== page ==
In just a few short hours, “Orange Is the New Black” is releasing its second season on Netflix. And when I say that its releasing a season, I mean it. The entire second season of OITNB will be online at midnight tonight (6/6/2014), and the dedicated fans will commence their binge-watching right then.
While this may seem like a TV addict’s dream — no weeklong waiting periods between episodes, quick cliffhanger resolutions, immediate gratification — it’s my nightmare! I’ve already experienced this “Netflix Dump” style of release with season 4 of “Arrested Development” and season 2 of “House of Cards,” and both of those nights were some of the most overwhelming of my TV life.
The problem, put simply, is that it’s just too much! Giving me 14 or so episodes of a show I’m obsessed with (as I am with all 3 of these examples) at one time is like giving a recovering smoker with lung disease a Cuban cigar instead of her usual nicotine patch — I’m overjoyed but I’ll probably die.
What makes the Netflix Dump extra overwhelming is social media. It’s the feeling that if you want to avoid spoilers, you’re going to have to get through this season as fast as you can. Sleeping!? Forget about it! You’re only 3 episodes away from the finale! And it’s not just spoiler avoidance that make social media such a daunting force in this method — it’s also a need to participate. Sometimes the best part about watching an episode of your favorite show is to post about it online. If you see your friends tweeting back and forth about that thing that happened on episode 10 and your still on episode 5, you better believe you’re going to drop all your plans to get there and tweet back at them.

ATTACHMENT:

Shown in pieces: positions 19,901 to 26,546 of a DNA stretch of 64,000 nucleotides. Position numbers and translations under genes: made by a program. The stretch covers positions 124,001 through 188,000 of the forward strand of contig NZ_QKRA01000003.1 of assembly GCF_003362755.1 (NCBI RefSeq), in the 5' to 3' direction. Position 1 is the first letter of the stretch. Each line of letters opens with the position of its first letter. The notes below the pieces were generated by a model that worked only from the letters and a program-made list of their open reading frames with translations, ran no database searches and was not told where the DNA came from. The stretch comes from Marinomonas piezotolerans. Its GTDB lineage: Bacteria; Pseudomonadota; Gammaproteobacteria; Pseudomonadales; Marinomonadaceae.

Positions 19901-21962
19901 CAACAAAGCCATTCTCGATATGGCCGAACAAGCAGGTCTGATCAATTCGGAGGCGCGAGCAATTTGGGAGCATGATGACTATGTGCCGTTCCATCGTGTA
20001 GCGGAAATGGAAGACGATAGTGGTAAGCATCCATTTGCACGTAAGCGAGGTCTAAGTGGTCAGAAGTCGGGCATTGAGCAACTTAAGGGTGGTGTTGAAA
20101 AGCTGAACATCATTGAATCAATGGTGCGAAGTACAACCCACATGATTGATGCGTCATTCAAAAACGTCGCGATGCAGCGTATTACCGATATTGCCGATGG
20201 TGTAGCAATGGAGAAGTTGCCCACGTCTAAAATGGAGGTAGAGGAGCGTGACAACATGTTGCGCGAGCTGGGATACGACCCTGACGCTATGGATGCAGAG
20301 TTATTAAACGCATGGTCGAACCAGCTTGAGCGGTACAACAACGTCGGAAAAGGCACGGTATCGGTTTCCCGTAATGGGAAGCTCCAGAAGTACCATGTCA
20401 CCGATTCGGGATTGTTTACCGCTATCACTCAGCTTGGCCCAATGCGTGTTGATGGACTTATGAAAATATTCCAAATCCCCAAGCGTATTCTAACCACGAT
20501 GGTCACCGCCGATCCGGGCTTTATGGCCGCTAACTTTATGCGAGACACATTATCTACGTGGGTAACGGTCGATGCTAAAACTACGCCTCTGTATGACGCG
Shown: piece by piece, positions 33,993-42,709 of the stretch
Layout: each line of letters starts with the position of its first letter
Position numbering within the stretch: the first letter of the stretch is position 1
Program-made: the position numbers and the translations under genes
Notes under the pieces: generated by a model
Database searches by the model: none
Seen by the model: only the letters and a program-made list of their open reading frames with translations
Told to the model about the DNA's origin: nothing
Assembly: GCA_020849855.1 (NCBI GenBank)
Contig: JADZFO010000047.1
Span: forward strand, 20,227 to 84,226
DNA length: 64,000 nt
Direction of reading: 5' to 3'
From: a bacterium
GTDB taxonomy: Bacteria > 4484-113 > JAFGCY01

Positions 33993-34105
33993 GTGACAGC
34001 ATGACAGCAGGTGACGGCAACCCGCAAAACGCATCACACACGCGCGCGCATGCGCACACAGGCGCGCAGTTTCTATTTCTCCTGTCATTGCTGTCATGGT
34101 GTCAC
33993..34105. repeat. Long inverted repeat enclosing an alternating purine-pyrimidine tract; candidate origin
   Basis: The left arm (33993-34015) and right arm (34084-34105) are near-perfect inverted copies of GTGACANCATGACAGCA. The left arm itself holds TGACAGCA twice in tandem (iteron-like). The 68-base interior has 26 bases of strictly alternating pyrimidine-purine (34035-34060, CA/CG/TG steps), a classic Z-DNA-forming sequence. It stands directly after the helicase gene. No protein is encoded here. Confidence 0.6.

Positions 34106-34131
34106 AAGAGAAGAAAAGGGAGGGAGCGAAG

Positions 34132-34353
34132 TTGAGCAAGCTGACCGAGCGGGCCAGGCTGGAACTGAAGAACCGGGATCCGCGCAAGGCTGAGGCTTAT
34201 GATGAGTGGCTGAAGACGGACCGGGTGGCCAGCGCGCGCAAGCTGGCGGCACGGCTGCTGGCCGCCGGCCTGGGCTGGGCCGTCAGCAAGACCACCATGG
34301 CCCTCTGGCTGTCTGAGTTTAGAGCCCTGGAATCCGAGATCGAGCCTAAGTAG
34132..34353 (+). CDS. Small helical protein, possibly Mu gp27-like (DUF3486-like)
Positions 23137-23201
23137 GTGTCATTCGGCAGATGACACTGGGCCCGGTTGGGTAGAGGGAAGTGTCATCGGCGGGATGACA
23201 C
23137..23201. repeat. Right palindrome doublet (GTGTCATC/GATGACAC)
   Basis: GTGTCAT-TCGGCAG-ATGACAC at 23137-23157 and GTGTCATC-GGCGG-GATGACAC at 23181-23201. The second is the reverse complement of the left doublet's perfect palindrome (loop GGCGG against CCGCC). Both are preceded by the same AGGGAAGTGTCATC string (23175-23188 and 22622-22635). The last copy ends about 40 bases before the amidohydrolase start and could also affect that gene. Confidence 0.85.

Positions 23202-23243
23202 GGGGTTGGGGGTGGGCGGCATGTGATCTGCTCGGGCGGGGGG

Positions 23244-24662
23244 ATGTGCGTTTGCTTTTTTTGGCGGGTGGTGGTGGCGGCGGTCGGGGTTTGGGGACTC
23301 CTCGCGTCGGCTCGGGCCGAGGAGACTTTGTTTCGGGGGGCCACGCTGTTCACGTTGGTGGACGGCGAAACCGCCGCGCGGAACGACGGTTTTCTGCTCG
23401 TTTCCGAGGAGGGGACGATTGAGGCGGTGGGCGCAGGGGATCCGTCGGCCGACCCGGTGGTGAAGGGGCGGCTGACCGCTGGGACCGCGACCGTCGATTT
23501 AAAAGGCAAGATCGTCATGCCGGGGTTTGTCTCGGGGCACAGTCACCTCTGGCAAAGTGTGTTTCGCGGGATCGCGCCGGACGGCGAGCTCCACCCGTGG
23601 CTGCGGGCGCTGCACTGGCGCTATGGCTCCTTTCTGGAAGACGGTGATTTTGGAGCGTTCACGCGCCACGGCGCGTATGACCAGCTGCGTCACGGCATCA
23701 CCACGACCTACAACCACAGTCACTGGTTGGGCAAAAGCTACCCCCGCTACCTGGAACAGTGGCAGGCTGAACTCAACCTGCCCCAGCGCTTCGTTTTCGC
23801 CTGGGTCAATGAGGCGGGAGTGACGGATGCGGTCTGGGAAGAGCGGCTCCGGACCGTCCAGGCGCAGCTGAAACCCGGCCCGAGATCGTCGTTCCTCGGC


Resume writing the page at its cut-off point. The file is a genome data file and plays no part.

This also adds a “challenge” aspect to the Netflix Dump. As if finishing the season is a race, so that you can be sure that you’re the first to know all about it. The worst part is that it’s a race you didn’t sign up for, but feel forced into. And it makes you feel bad if you stop watching before you finish the season.
Finally, although tweeting and posting and blogging are some of the main reasons you probably want to rush through the new season, in the end it leaves you with only a few things to talk about. With weekly shows, you’re forced to take the 20 or 40 minute episode you’re given and have that sustain you all week. You dissect small lines, analyze expressions, and maybe read episode recaps that various media outlets post weekly. But you aren’t forced to stop between episodes of a season that’s been Netflix Dumped. You blaze right through and if you talk to someone else who’s seen the whole thing, you’ll probably talk about 5 or so big things that happened in the season, rather than in each episode. Maybe I’m paranoid, but I feel like I’m missing something (a lot of things) because of this.
Of course, this isn’t to say that I’m going to be waiting a week between each new OITNB episode — I don’t have the self-control for that. I’ll be binging on Piper’s delicious drama just like everyone else, but I’ll be wishing I was waiting between bites.